Make us your home page
Instagram

Today’s top headlines delivered to you daily.

(View our Privacy Policy)

YMCA Diabetes Prevention Program offers nutrition education, group support

Sharon Davis of Tampa drops off her 11-month-old granddaughter, Kinsley Dennis, at the Kid Zone day care center at the South Tampa Family YMCA before she starts her workout. Davis, 63, lost 13 pounds in the YMCA Diabetes Prevention Program.

SKIP O’ROURKE | Times

Sharon Davis of Tampa drops off her 11-month-old granddaughter, Kinsley Dennis, at the Kid Zone day care center at the South Tampa Family YMCA before she starts her workout. Davis, 63, lost 13 pounds in the YMCA Diabetes Prevention Program.

TAMPA — When Sharon Davis found out she was going to become a grandmother, she decided she also was going to become healthier.

So she quit smoking. She worked out on and off at the South Tampa Family YMCA, yet noticed a weight gain. She exercised more consistently, but couldn't get back to her normal weight.

Then she heard about a diabetes prevention program that gave her the nutrition education and support she needed.

"I wanted to be in good shape to help take care of my granddaughter," said Davis, 63. "Most importantly, I didn't have diabetes and I wanted to keep it that way."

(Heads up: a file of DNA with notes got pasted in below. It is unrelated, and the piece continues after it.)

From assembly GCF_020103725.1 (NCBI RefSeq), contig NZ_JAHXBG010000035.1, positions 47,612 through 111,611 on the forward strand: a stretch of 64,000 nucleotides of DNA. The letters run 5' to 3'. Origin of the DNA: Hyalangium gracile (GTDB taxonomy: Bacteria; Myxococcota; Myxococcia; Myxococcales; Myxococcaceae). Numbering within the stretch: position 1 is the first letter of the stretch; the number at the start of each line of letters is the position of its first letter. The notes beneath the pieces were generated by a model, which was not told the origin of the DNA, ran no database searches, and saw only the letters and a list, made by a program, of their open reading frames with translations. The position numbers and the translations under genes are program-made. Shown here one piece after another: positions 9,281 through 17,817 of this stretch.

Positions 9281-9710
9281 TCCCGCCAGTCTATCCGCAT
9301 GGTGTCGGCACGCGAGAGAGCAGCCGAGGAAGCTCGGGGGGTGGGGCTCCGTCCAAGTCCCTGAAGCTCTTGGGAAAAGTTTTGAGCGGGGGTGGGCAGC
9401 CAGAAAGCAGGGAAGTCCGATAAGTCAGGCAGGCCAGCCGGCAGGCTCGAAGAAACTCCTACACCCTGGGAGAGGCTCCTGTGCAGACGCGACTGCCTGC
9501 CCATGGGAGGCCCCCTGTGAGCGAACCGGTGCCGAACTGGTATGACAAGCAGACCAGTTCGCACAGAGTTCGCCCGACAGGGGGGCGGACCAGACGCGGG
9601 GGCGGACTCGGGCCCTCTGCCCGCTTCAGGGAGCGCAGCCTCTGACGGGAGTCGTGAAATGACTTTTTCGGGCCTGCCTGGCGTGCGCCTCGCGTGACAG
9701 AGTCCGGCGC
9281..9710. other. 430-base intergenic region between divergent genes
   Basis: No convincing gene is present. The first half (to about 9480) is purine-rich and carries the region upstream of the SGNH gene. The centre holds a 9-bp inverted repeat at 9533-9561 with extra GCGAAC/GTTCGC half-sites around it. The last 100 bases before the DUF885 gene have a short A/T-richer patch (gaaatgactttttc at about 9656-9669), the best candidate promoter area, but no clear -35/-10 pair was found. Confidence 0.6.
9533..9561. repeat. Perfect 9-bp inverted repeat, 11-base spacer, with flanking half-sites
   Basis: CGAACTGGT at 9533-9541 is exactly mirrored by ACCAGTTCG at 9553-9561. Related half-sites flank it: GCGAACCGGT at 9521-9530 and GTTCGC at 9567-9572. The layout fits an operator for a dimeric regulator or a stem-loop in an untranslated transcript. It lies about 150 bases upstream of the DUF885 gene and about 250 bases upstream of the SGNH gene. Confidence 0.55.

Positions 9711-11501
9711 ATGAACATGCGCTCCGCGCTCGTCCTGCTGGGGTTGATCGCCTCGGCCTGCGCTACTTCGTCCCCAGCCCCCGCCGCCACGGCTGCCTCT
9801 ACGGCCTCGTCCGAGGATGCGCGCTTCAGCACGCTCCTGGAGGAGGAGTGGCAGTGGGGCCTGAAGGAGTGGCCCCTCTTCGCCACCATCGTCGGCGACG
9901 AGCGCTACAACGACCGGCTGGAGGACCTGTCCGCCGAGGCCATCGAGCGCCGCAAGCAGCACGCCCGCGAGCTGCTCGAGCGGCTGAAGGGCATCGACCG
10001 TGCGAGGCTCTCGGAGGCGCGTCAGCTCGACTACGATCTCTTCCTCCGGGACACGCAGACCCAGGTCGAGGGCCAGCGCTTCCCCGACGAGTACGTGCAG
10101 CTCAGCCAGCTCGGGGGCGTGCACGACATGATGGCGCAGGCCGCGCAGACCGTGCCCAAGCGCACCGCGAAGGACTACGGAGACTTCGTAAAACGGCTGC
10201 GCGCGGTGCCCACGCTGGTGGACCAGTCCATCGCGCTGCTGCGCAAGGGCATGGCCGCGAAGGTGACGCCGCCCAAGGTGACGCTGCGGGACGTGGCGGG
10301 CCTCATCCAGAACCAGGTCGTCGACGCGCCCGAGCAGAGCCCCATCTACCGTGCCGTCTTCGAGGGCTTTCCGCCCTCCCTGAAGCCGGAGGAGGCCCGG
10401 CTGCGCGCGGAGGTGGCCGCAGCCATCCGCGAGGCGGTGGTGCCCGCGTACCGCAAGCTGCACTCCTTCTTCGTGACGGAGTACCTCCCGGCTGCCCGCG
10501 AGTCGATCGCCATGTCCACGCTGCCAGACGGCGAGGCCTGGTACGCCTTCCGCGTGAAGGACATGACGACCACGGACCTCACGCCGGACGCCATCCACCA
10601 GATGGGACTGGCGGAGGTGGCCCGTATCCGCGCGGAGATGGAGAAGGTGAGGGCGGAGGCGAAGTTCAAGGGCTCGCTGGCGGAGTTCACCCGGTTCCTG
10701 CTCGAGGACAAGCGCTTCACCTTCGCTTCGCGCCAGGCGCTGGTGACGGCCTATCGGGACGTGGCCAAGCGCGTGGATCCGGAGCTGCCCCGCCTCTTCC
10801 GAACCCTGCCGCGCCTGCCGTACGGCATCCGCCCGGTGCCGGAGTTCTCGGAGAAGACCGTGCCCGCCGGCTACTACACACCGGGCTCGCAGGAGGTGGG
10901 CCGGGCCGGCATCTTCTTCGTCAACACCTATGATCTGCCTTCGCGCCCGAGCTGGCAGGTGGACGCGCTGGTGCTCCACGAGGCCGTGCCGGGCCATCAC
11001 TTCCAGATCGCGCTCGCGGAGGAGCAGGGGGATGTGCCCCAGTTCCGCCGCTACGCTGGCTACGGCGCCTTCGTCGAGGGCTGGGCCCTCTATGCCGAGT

The YMCA Diabetes Prevention Program that did so much for Davis could do even more for the nation, according to a new study in the current issue of the journal Health Affairs.

Public health researchers at Emory University calculated that if baby boomers at risk for diabetes and heart disease could join a proven weight-loss program before they turn 65 and join Medicare, the program could save $15 billion in treatment costs over the boomers' lifetimes.

What's proven to work? Study authors point to a health education program similar to one already in place at 40 of the nation's YMCAs, including 14 centers in Tampa.

The program, created jointly by the YMCA of the USA and the Centers for Disease Control and Prevention, will be offered in St. Petersburg YMCAs next spring.

Davis paid $50 to participate. But study authors said losing just a little weight — less than 10 percent — has such an impact on medical costs, it would be a bargain for the government to fund it.